Tickets for this air-conditioned journey from Hat Yai to Padang Besar cost 70 Baht (~S$2.94/~RM8.75).

With the early arrival of my flight from Singapore, I had ample time to spot the Sprinter at its new home. Here’s the train leaving the depot, shunting itself to the platform.

The Sprinter pulling into Hat Yai Junction Railway Station. Feels really British with the engine and horn sounds, and approaching a station with the word “Junction” in its name. Feels like I was back on the train lines around Sheffield for a moment.

Passengers heading to board the Sprinter to Padang Besar.

The Sprinter, fresh from the depot, ready for its first morning duty to Padang Besar.

The steps up the Sprinter.

Even the door to the main cabin feels distinctively British.

The interior of each of the cars on this 4-car DMU set.

The car number plate above the doors also has the original British font and layout.

There are no vestibules at the gangway, so be careful when crossing over to the next coach when the train is moving.

Getting ready to depart Hat Yai Junction.

The very typically British WC sign on board. The lights for the word “engaged” lights up when the doors to the toilet are locked.

Departing Hat Yai Junction.

The typical scenery from the train on the way to Khlong Ngae.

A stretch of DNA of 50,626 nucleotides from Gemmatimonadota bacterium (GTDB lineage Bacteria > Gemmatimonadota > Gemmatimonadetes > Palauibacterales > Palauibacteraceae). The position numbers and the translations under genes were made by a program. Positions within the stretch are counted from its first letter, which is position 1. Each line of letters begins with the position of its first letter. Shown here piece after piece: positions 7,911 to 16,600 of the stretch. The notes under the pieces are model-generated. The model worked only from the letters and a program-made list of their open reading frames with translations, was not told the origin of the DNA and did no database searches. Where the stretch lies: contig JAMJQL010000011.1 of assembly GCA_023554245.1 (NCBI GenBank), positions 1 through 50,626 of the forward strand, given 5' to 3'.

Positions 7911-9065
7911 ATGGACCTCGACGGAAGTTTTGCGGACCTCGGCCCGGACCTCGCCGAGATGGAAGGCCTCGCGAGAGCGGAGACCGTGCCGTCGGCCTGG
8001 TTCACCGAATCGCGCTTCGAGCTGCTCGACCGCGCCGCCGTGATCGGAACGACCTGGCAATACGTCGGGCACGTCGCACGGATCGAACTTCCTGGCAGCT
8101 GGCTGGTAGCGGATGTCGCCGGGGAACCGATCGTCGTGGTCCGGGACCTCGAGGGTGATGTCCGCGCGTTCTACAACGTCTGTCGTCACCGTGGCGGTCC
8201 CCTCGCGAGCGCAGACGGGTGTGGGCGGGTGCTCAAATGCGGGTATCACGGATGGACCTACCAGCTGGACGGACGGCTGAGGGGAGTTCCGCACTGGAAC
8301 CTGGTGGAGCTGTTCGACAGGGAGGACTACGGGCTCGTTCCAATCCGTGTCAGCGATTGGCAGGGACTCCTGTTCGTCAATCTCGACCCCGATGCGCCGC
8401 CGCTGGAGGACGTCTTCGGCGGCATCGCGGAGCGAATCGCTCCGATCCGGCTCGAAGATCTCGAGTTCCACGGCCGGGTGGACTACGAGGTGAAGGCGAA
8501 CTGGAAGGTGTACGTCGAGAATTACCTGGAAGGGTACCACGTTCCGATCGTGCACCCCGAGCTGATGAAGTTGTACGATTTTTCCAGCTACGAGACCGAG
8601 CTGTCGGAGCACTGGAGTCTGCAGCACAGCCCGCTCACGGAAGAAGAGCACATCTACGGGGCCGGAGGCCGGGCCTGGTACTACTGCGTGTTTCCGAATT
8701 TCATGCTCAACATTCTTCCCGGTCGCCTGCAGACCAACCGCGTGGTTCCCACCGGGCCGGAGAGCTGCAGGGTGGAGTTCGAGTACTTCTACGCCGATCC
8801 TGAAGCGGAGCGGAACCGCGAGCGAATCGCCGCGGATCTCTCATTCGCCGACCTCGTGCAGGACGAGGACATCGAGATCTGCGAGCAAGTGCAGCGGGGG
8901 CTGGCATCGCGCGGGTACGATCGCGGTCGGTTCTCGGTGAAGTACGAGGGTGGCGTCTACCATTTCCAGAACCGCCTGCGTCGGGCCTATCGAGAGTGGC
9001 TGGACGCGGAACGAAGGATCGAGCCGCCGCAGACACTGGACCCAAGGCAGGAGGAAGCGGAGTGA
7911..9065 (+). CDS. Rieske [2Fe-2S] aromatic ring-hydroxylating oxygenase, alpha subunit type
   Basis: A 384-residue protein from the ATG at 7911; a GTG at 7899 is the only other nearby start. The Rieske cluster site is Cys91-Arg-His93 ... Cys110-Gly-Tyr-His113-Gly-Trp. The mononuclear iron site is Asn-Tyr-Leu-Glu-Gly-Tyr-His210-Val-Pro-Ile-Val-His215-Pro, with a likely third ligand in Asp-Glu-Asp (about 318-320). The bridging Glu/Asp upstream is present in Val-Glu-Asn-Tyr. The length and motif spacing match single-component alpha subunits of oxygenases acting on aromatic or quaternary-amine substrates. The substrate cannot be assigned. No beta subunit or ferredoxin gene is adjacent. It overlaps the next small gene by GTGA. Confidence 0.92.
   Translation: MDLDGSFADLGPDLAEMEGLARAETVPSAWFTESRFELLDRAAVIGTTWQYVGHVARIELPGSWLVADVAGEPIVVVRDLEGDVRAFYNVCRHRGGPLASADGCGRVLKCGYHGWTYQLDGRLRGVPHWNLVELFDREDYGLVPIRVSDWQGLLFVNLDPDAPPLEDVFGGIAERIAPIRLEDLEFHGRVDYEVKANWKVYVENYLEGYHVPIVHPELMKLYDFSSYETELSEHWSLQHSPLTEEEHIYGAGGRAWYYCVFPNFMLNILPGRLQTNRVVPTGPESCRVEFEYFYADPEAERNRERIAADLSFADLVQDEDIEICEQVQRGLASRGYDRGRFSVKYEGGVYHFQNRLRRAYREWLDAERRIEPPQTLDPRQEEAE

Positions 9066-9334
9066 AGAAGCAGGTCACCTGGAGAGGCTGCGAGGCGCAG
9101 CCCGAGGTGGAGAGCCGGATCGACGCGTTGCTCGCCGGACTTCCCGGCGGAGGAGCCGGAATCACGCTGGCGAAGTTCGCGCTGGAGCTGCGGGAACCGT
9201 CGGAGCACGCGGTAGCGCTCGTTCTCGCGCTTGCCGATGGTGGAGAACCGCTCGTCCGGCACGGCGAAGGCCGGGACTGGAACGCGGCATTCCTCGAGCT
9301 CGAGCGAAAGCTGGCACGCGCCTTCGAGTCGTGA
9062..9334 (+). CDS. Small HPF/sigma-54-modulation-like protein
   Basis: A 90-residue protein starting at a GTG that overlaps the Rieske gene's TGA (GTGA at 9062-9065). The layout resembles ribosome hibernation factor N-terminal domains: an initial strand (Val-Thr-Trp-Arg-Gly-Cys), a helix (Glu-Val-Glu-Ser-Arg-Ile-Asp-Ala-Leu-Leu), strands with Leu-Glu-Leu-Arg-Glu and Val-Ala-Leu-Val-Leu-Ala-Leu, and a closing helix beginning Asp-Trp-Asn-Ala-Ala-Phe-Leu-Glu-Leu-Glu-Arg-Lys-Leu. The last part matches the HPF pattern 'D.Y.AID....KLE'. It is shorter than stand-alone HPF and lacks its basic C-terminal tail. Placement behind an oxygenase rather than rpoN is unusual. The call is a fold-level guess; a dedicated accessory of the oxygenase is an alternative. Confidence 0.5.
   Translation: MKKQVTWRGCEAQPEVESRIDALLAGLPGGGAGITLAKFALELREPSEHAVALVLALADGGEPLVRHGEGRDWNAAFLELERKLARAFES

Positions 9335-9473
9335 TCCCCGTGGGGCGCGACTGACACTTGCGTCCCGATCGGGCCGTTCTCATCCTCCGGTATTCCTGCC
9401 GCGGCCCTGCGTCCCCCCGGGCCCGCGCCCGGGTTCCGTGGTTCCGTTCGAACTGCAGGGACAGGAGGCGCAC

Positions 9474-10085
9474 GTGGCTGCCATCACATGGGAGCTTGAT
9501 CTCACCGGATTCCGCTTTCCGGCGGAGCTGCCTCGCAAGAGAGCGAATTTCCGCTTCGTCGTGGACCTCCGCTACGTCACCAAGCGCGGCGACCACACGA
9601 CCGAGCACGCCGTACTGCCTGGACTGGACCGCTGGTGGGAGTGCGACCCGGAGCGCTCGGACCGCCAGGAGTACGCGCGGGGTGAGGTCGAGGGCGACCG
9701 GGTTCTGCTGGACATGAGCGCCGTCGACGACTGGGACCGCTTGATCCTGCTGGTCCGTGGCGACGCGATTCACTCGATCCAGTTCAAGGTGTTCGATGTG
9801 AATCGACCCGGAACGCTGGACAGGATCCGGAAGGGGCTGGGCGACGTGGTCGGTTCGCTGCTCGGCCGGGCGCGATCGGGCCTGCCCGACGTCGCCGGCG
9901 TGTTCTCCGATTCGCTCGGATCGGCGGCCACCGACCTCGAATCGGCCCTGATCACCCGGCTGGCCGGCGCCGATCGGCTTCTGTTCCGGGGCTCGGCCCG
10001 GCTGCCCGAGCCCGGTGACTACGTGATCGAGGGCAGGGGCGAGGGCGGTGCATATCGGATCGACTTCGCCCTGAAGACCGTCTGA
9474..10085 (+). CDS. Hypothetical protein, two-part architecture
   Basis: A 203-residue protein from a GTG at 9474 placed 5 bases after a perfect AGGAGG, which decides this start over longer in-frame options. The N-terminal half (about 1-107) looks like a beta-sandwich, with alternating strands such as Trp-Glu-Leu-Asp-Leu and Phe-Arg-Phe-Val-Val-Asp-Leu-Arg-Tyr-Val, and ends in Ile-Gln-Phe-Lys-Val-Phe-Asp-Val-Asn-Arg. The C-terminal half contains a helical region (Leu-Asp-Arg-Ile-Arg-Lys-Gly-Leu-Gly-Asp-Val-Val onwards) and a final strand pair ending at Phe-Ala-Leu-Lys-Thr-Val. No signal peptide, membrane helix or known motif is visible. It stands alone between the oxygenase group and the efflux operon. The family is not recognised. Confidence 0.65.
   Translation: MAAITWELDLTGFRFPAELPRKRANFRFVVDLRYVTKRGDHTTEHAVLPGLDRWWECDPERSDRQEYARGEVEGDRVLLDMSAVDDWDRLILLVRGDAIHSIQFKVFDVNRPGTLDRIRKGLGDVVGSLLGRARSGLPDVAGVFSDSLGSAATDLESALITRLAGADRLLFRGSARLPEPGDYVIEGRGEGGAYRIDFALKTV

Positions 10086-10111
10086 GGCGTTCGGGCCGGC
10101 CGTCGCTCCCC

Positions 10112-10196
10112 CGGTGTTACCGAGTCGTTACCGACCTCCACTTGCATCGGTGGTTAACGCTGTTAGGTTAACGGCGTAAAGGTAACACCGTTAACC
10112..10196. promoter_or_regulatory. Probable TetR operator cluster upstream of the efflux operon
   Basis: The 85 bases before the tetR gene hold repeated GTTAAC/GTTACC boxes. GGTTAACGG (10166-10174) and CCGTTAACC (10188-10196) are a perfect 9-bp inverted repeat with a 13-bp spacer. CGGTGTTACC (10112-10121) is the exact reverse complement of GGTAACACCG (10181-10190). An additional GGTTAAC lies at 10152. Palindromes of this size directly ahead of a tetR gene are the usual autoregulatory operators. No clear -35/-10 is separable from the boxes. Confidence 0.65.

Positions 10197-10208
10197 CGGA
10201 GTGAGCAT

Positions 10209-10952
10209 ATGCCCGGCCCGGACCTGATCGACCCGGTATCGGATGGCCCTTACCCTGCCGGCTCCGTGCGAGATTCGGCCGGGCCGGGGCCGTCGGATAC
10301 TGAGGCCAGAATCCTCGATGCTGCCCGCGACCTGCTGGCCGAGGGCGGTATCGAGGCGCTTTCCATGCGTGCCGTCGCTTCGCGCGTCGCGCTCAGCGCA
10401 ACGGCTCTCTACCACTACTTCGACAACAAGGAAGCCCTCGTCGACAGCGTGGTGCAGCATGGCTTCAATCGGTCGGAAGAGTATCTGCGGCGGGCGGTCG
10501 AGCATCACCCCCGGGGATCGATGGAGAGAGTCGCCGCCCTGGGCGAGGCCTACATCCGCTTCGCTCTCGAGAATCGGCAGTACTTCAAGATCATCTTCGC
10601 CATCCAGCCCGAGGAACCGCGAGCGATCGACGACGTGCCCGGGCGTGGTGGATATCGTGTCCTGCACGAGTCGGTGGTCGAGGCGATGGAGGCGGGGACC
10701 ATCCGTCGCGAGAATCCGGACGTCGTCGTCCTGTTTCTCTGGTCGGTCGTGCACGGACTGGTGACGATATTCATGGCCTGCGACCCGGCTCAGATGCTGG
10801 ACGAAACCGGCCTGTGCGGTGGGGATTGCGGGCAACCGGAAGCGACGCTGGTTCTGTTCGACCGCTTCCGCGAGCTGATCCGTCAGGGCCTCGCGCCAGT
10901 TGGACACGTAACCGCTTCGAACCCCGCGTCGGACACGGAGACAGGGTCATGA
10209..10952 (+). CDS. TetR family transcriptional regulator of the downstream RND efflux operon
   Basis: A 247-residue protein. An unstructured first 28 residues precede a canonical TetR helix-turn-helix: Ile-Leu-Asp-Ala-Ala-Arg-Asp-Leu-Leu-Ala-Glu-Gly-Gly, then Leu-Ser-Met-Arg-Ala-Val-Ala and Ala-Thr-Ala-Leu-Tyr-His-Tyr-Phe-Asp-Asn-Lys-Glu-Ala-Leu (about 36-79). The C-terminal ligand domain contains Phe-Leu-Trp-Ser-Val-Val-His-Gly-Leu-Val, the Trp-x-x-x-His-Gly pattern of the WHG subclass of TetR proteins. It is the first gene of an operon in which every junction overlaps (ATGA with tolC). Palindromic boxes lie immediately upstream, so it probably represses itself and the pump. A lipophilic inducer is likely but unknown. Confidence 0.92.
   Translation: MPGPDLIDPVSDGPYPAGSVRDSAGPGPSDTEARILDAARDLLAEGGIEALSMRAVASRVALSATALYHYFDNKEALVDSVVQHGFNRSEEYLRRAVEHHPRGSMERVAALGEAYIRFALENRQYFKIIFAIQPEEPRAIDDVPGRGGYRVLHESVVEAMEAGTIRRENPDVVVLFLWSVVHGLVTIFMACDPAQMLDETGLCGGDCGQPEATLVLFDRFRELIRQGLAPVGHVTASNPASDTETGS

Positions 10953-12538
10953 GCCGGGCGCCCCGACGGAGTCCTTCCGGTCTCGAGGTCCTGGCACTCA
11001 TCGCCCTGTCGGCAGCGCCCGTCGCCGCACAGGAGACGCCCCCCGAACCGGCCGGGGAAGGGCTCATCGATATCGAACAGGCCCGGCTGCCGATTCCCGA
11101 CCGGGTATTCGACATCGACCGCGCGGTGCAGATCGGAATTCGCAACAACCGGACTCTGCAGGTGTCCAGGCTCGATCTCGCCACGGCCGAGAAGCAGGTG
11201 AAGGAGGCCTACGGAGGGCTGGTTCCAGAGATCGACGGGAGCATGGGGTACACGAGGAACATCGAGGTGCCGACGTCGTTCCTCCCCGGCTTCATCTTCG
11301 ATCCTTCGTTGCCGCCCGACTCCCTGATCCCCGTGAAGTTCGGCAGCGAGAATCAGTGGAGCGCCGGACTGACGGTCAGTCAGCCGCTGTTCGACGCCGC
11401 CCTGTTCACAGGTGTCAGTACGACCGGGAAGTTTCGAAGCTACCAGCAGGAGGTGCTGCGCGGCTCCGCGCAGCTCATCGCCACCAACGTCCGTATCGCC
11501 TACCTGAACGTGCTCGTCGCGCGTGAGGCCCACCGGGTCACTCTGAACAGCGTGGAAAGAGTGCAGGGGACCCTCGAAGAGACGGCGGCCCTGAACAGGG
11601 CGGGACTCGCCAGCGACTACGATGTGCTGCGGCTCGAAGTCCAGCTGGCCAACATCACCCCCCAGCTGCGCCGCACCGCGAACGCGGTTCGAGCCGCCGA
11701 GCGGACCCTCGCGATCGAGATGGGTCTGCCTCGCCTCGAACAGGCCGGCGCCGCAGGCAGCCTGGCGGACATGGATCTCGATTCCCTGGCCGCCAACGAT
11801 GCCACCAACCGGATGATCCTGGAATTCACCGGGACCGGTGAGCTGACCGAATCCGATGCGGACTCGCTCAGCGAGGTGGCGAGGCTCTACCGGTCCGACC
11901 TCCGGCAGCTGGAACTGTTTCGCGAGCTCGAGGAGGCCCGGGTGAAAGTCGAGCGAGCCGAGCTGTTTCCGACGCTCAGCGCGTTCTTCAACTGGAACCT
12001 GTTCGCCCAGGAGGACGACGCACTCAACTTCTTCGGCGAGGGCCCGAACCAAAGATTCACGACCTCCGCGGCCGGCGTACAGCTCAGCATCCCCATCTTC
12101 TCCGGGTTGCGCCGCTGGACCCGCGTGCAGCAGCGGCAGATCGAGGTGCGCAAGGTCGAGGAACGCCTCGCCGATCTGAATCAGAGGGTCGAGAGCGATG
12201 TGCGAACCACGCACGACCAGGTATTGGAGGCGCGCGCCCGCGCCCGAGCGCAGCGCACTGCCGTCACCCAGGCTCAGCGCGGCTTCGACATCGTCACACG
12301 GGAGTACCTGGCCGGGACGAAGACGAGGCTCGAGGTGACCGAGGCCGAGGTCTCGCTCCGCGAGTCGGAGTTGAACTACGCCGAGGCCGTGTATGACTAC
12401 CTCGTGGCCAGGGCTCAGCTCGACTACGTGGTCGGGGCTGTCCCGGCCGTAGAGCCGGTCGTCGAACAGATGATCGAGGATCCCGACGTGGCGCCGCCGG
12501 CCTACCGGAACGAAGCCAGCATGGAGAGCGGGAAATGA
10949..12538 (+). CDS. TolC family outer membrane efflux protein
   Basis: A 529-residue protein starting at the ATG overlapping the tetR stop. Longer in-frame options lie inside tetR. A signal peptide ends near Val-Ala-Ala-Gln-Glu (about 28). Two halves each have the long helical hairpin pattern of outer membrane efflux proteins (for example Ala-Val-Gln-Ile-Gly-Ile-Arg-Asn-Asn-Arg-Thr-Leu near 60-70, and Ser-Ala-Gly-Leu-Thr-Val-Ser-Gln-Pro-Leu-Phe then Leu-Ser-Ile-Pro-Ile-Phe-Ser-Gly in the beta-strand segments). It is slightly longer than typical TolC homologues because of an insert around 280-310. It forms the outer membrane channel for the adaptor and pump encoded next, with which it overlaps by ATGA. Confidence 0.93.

Approaching Khlong Ngae Railway Station.

The train makes a brief stop of about one minute before continuing on to Padang Besar (Thai).

Arrived at Padang Besar (Thai) Railway Station.

A vent cover still in the original livery.

Once the line is clear on the Malaysian Padang Besar side, the train departs.

British train entering the Malaysian sector of (sort of) British signalling.

The BREL Class 158/T Sprinter DMU is now a permanent fixture on the Hat Yai – Padang Besar Shuttle Train, offering a more comfortable and consistent ride between Malaysia and Thailand. It is also a rare opportunity to board one as the only other service with regular runs with the Sprinter is on the Special Express 3 and 4, plying the Bangkok – Sawan Khalok – Sila At – Bangkok route. Look out for it the next time you are heading to Hat Yai!

This post is about the travel experience onboard the Hat Yai – Padang Besar Shuttle Train.

This is NOT the actual information page you are looking for.

Click here to visit the dedicated Hat Yai – Padang Besar Shuttle Train information page.

Malindo Air/Batik Air Malaysia OD805: Last Flight from Kuala Lumpur to Singapore by Business Class